Thesis Title

Patriots Underground, Online: a Rhetorical Study of the Militia Movement's Use of the American Revolution

Date of Graduation

Fall 1999

Degree

Master of Arts in Communication

Department

Communication

Committee Chair

John Fritch

Subject Categories

Communication

Abstract

Citizen militias rose to the forefront of public attention in 1995, after investigation of the Oklahoma City bombing revealed that the accused were inspired by militia literature. This study examines the rhetoric of the militia movement, particularly its use of the political myth of the American Revolution. A study of militia movement web pages reveals that militia rhetors reinterpret the myth of the American Revolution in two stages: first, the federal current government oppresses its citizens, an activity which robs the government of its legitimacy; and second, the Founders believed that an illegitimate government should be abolished. Using rhetorical strategies like vagueness, reliance on outside authority, and citation of examples, the militia movement rhetors hope to persuade readers to resist a government that takes advantage of its citizens. In this way, militia rhetors can continue to love their country while fearing their government.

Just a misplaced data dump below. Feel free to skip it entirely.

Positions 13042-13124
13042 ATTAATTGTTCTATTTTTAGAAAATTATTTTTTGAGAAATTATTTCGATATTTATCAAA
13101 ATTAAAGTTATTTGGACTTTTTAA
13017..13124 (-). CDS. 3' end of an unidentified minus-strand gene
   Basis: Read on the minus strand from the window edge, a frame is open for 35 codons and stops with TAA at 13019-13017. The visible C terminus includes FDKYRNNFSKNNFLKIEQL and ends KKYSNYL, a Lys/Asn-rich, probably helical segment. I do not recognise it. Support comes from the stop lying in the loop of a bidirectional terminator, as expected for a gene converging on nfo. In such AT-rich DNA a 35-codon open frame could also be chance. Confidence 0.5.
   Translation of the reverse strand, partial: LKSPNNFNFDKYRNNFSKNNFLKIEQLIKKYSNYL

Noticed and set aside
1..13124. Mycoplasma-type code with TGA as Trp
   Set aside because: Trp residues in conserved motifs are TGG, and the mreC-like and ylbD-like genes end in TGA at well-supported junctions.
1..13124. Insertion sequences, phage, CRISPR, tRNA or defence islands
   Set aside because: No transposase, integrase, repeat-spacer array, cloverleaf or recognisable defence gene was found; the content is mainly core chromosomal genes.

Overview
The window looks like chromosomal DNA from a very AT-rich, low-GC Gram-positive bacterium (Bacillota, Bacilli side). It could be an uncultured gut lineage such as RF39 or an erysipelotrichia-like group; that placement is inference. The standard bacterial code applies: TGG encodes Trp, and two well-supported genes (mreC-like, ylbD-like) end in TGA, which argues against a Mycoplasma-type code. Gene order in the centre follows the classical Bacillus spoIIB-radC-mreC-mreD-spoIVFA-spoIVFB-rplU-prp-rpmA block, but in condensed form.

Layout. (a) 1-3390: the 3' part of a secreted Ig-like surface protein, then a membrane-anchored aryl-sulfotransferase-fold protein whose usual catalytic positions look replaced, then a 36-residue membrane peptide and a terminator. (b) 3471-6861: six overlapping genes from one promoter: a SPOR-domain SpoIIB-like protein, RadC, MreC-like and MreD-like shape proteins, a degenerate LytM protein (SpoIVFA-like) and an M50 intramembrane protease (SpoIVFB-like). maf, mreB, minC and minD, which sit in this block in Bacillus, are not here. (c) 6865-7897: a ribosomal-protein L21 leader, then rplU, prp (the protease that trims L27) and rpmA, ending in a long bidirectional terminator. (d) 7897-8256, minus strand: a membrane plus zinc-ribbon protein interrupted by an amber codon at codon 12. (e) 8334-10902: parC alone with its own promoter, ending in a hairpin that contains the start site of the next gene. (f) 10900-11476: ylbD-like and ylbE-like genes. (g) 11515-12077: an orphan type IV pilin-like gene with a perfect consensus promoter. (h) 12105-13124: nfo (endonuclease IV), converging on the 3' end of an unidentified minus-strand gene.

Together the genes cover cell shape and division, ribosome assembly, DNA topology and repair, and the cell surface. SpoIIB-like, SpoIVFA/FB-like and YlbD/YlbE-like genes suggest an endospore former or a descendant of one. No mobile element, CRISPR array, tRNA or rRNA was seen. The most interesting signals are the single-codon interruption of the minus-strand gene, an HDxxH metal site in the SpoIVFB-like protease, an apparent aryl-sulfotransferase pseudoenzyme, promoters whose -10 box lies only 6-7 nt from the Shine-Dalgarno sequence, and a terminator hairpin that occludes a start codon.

Copyright

© LeAnn M Brazeal

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Dissertation/Thesis

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